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, 16 (39), 4932-7

HBx-induced Reactive Oxygen Species Activates Hepatocellular Carcinogenesis via Dysregulation of PTEN/Akt Pathway

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HBx-induced Reactive Oxygen Species Activates Hepatocellular Carcinogenesis via Dysregulation of PTEN/Akt Pathway

Hye-Lin Ha et al. World J Gastroenterol.

Abstract

Aim: To investigate the role of hepatitis B virus X-protein (HBx)-induced reactive oxygen species (ROS) on liver carcinogenesis in HBx transgenic mice and HepG2-HBx cells.

Methods: Cell growth rate was analyzed, and through western blotting, mitogenic signaling was observed. Endogenous ROS from wild and HBx transgenic mice and HepG2-Mock and HBx cells were assayed by FACScalibur. Identification of oxidized and reduced phosphatase and tensin homolog (PTEN) was analyzed through N-ethylmaleimide alkylation, nonreducing electrophoresis.

Results: We observed that the cell-proliferation-related phosphoinositide 3-kinase/Akt pathway is activated by HBx in vivo and in vitro. Increased ROS were detected by HBx. Tumor suppressor PTEN, via dephosphorylation of Akt, was oxidized and inactivated by increased ROS. Increased oxidized PTEN activated the mitogenic pathway through over-activated Akt. However, treatment with ROS scavenger N-acetyl cysteine can reverse PTEN to a reduced form. Endogenously produced ROS also stimulated HBx expression.

Conclusion: HBx induced ROS promoted Akt pathways via oxidized inactive PTEN. HBx and ROS maintained a positive regulatory loop, which aggravated carcinogenesis.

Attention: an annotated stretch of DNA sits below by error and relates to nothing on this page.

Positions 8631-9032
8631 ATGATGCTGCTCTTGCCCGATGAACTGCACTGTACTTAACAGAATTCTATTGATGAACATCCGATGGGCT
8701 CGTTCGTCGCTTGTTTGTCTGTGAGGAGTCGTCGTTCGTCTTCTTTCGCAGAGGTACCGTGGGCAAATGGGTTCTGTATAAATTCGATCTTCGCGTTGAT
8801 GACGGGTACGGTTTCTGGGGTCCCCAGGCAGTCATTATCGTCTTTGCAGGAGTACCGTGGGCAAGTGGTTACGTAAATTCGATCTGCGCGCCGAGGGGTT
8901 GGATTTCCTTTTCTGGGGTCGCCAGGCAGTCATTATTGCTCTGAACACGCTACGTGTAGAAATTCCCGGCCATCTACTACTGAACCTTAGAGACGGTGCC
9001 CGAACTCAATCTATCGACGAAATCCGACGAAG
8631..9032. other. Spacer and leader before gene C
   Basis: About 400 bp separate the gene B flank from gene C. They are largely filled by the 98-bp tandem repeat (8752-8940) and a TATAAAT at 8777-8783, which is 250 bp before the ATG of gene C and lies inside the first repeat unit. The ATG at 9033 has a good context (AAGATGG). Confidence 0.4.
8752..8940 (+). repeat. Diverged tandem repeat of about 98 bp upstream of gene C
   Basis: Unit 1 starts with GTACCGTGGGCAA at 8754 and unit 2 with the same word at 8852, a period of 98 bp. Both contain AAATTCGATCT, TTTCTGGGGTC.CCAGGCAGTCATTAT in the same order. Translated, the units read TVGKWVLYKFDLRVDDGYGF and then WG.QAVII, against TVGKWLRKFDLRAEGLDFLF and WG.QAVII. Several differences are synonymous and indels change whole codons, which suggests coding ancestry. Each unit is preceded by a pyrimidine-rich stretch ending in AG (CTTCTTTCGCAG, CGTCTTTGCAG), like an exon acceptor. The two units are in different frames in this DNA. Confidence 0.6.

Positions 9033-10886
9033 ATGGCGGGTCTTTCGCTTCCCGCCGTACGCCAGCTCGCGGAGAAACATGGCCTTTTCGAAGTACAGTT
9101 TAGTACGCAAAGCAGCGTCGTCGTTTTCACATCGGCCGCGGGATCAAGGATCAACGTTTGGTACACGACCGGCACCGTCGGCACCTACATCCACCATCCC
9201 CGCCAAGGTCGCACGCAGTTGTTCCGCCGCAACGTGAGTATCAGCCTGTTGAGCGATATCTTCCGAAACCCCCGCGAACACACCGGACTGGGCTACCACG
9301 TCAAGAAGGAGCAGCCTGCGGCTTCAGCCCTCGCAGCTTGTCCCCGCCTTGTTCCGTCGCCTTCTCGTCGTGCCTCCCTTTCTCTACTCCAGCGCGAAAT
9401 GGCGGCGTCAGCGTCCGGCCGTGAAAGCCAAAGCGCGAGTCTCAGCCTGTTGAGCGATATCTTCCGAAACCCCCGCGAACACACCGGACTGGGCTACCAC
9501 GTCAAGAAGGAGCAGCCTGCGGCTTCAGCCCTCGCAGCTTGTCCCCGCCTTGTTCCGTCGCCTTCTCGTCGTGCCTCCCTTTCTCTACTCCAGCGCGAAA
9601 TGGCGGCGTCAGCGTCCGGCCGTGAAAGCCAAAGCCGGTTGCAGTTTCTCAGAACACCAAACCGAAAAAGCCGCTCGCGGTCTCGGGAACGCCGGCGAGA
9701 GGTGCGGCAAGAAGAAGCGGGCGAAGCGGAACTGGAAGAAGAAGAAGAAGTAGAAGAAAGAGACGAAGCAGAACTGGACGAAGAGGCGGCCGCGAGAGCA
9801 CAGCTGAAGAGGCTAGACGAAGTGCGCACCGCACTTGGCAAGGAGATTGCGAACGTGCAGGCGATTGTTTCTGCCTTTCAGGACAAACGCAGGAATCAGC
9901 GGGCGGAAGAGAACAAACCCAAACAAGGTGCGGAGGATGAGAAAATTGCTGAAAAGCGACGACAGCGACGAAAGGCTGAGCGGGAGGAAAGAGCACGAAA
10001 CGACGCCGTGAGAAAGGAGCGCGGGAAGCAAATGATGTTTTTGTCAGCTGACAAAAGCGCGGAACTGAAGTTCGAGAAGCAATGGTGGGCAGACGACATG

Figures

Figure 1
Figure 1
Effect of hepatitis B virus X-protein on induction of aberrant cell growth. A: Cell growth analysis by crystal violet staining and A550 nm detection. 104 cells were seeded, and Stained at 1, 5, 6, 7 and 8 d after seeding. Values represent mean ± SD (n = 3). bP ≤ 0.001 compared with mock transfectants; B: Morphology of the cells was observed by optical microscopy. HBx: Hepatitis B virus X-protein.
Figure 2
Figure 2
Effect of hepatitis B virus X-protein on activation of the Akt pathway. A: Activation of Akt pathway was examined by Western blotting with liver tissue extracts from 6-, 11- and 13-mo-old hepatitis B virus X-protein (HBx) transgenic and wild-type mice; B: Western blotting was also performed on extracts from stable HepG2-Mock and HBx cell lines.
Figure 3
Figure 3
Effect of hepatitis B virus X-protein-induced endogenous reactive oxygen species and phosphatase and tensin homolog oxidation. Endogenous reactive oxygen species (ROS) level was examined by flow cytometry. A, B: Increased production of ROS in hepatitis B virus X-protein (HBx) primary hepatocytes compared to the wild-type hepatocytes and HepG2-HBx compared to the Mock cells. Oxidized phosphatase and tensin homolog (PTEN) was detected by N-ethylmaleimide alkylation, and non-reducing sodium dodecyl sulfate polyacrylamide gel electrophoresis; C: In the upper panel, 20 μg protein was loaded, and for the lower panel, 50 μg was loaded; D: Parallel experiments were performed with extracts from HepG2-Mock and HBx cell lines.
Figure 4
Figure 4
Effect of reactive oxygen species on phosphatase and tensin homolog oxidation, Akt pathway and hepatitis B virus X-protein expression. A, B: H2O2 treatment induced phosphatase and tensin homolog (PTEN) oxidation and activation of Akt pathway (increased relative p-Akt/total Akt ratio, cyclin D1 expression). Reactive oxygen species (ROS) scavenging through N-acetylcysteine (NAC) treatment reduced PTEN oxidation and Akt pathway; C: ROS effect on hepatitis B virus X-protein (HBx) expression, by quantitative reverse transcriptase polymerase chain reaction; D: Proposed scheme for ROS effect for activating Akt pathway via PTEN oxidation in HBx-induced hepatocarcinogenesis.

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